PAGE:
Those voids. Focus on those voids, and the rest will fall into place as a matter of natural consequence. Alas, that requires trust. And so begins another vicious cycle of self-deprecation.

Letter to My Daughters

This is something I wrote a while back, but was reminded of it today. It still remains true, but has since taken on a much broader meaning for me. These sentiments are true not just for those that I may leave behind, but for everyone I encounter in the time that I’m here. In this there is some irony, because one of the goals of my life used to be a need to be understood. That need no longer resonates with me. I have since shifted towards the need to understand instead.

I’ve found myself intrigued and disarmed far too often in trying to understand the bizarre behaviour I witness in many I come into contact with. Those that recede when the sincerity of our relationship becomes too raw, or those that overwhelm when the intensity of their confidence crowds their common sense. The antics of human nature will never fully be comprehended, but similar to the pursuit of perfection, just because the ultimate goal is unattainable does not mean the pursuit should be abandoned.

As with every endeavour, the beauty lies not in the destination, but in the journey to get there. Indeed, too many have deemed themselves to be failures when they fell short of their destination, and in the process discarded all the value and beauty they accumulated to that point. I’m quite certain that the sum total of the journey will most often outweigh the reward of the goal. But I digress, so here are the words I was reminded of today.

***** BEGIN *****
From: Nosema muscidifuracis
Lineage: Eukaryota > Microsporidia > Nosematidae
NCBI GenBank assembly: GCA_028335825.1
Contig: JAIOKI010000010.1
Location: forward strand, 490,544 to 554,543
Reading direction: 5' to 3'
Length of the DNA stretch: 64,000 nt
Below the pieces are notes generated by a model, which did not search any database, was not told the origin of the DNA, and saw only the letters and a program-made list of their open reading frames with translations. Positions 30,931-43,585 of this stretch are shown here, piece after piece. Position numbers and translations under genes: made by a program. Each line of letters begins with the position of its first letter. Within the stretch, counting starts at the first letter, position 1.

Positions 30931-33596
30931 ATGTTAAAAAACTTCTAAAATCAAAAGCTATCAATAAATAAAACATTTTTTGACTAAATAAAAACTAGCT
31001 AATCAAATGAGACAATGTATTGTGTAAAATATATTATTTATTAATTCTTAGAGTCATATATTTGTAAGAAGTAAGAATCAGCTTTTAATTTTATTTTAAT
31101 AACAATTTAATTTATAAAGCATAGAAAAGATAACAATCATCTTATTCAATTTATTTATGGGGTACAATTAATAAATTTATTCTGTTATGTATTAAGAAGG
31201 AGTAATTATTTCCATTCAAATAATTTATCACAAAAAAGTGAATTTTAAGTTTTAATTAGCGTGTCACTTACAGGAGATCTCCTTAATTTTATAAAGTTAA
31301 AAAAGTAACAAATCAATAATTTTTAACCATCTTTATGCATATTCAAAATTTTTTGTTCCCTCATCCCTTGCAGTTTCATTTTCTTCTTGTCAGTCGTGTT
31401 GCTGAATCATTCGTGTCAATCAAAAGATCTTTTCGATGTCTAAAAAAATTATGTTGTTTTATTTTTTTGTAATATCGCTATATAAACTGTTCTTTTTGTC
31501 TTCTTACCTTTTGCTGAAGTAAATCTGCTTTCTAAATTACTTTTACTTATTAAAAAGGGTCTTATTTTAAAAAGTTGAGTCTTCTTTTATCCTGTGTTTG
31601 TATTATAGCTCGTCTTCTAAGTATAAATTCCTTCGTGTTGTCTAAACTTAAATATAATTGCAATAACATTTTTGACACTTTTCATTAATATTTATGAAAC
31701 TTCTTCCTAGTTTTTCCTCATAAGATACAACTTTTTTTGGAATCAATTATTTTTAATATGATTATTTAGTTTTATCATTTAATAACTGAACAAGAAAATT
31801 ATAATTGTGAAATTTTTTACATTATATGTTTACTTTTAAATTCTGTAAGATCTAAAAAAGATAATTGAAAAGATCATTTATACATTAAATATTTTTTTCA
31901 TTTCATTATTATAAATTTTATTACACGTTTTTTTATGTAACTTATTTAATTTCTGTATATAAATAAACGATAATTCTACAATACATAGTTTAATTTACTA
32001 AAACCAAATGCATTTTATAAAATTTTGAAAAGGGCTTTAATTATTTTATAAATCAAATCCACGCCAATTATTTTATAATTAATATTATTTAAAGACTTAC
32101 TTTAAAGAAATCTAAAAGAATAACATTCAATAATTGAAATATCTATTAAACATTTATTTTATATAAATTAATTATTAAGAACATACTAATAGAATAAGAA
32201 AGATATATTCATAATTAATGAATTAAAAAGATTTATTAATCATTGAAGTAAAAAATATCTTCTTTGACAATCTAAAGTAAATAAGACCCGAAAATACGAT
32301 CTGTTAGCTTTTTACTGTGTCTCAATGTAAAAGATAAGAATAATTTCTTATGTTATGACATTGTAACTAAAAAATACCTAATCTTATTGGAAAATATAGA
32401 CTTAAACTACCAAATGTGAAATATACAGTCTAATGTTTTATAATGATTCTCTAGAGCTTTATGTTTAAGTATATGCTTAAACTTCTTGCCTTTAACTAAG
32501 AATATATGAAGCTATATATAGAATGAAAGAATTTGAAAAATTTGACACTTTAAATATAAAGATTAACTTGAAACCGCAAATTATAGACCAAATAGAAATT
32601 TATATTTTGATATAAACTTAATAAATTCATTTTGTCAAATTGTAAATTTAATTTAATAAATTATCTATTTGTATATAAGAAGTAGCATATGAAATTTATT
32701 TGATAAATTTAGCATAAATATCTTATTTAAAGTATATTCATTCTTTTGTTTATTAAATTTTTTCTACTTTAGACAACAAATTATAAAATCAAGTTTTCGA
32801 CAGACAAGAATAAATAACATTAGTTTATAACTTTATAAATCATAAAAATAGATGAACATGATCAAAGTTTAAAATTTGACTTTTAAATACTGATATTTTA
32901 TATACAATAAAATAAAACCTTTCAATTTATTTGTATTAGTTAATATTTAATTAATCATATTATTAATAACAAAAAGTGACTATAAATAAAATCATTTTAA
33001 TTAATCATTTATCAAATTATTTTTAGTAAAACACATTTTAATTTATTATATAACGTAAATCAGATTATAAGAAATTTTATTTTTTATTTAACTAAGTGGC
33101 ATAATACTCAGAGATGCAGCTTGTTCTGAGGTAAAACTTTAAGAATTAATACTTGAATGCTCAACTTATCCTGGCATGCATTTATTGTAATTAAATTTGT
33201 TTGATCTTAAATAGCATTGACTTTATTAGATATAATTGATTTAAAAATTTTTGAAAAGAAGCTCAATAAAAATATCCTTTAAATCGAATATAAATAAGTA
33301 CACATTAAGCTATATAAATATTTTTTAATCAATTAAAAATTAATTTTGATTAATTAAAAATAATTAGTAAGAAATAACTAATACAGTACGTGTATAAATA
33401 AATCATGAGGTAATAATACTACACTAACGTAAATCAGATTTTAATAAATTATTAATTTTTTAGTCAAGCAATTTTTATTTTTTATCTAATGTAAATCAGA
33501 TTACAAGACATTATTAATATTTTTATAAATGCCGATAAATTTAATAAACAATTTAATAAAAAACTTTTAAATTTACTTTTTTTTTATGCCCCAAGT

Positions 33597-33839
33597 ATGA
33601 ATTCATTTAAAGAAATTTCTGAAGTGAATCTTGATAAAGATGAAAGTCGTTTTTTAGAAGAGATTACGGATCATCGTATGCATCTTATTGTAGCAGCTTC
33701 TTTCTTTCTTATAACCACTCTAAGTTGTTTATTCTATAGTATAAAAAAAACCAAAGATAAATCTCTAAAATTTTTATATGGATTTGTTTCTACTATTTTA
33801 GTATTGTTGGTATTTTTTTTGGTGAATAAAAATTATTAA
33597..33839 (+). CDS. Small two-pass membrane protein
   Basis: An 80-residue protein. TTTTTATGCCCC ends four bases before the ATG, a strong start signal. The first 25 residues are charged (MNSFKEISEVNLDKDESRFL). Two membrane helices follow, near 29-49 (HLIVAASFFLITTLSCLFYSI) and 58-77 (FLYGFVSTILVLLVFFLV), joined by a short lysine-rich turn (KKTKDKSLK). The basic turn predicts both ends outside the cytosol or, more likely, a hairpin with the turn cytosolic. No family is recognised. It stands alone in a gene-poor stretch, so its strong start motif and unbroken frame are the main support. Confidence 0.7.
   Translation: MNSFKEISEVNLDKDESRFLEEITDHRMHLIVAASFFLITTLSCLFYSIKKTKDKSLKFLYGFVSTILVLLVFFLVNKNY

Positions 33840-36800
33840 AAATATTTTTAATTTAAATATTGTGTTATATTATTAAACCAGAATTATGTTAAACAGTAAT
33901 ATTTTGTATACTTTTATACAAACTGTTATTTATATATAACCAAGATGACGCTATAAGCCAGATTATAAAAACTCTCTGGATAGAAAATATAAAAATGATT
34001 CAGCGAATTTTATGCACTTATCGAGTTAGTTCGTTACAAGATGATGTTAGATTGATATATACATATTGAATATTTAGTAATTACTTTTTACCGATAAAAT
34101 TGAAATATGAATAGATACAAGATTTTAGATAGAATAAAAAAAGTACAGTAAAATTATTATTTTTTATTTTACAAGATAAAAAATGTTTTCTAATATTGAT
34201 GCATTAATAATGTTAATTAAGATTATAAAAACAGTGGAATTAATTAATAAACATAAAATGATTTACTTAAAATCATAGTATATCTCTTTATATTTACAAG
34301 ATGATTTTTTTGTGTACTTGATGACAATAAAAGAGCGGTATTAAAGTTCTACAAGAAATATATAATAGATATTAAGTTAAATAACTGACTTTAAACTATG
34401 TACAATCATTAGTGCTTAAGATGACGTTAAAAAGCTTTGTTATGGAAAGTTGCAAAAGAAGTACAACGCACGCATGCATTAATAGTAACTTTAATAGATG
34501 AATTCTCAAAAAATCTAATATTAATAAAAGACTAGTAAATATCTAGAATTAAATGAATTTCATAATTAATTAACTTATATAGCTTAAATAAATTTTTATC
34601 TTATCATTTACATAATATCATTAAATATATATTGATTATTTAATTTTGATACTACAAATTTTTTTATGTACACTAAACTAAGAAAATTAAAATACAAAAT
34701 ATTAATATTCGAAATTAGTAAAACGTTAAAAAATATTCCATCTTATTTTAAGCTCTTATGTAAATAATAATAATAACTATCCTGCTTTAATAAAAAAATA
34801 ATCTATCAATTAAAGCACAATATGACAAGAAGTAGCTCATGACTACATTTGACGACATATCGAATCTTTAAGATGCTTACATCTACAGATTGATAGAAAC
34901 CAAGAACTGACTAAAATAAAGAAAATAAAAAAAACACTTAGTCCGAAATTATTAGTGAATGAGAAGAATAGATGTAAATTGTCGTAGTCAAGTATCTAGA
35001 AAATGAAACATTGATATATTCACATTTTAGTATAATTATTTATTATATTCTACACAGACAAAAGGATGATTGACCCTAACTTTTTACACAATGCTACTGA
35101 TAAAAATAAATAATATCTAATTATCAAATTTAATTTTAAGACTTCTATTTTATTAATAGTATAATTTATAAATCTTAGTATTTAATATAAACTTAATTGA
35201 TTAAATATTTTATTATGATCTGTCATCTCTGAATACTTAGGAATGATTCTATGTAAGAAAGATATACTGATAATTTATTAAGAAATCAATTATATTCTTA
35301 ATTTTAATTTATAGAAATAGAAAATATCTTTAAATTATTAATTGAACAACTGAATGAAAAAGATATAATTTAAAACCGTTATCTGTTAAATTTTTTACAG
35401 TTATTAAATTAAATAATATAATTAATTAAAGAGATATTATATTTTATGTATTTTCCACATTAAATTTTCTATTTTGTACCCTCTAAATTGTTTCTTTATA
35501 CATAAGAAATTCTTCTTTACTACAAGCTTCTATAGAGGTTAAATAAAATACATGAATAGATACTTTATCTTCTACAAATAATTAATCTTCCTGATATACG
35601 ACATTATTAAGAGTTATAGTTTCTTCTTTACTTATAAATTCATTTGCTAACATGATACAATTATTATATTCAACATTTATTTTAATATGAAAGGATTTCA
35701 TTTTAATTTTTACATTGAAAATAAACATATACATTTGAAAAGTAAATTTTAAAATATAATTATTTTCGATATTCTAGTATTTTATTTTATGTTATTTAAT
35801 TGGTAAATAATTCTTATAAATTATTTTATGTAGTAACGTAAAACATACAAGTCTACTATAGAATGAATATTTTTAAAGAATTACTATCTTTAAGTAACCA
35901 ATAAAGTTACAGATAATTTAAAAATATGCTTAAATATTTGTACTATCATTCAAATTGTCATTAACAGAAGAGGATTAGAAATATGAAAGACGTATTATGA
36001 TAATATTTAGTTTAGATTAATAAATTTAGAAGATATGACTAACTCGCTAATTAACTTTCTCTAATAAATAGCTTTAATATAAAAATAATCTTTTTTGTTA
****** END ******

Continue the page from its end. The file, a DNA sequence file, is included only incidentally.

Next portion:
I pray that you never will understand some of what I’m going through, some of what I feel, or some of what I think…because to understand you would need to experience what I’ve experienced. And I wouldn’t want you to feel the pain and the anguish that I’ve felt that made me feel, see and think the way I do. Although it’s the same pain and anguish that has given me this appreciation for life, for a smile on a stranger’s face, or for the chirping of the birds. My wish is for you to learn from my experiences and the experiences of others because there’s so much more to life than the opportunity to make your own mistakes.

The only way you can cheat time is to learn from the accumulated wisdom of generations past. But if you insist on learning it all yourself, know that you’ll never learn more than anyone who has lived only a single lifetime without any wisdom to draw on. Know that your pain and your anguish will be unnecessary, and know that your life would only ever be half-lived, if even that. So instead I pray that you are able to cheat time, acquire a wisdom beyond what you may inherit, and give your children more than what you had to cheat time with. And if you do this, know that you have achieved more than any human being can be expected to achieve in a single lifetime. This is the only path to immortality that I know.

This is why you can’t judge me

Ok, that title is deliberately dramatic because this is generally a dramatic topic. After sneering at the fandom around the Myers Briggs personality tests I finally decided to take it myself, if for no reason other than the fact that I was curious to know how I would be defined. I was pleasantly surprised to discover that out of three of the four dimensions, they could not define me. I’ve sat amused for a long time watching people trying to determine their personality types based on this test, but was not so amused when they started judging others based on the same info. So I had a quiet chuckle at the thought of their facial expressions when they discovered that they still had no credible basis against which to judge me.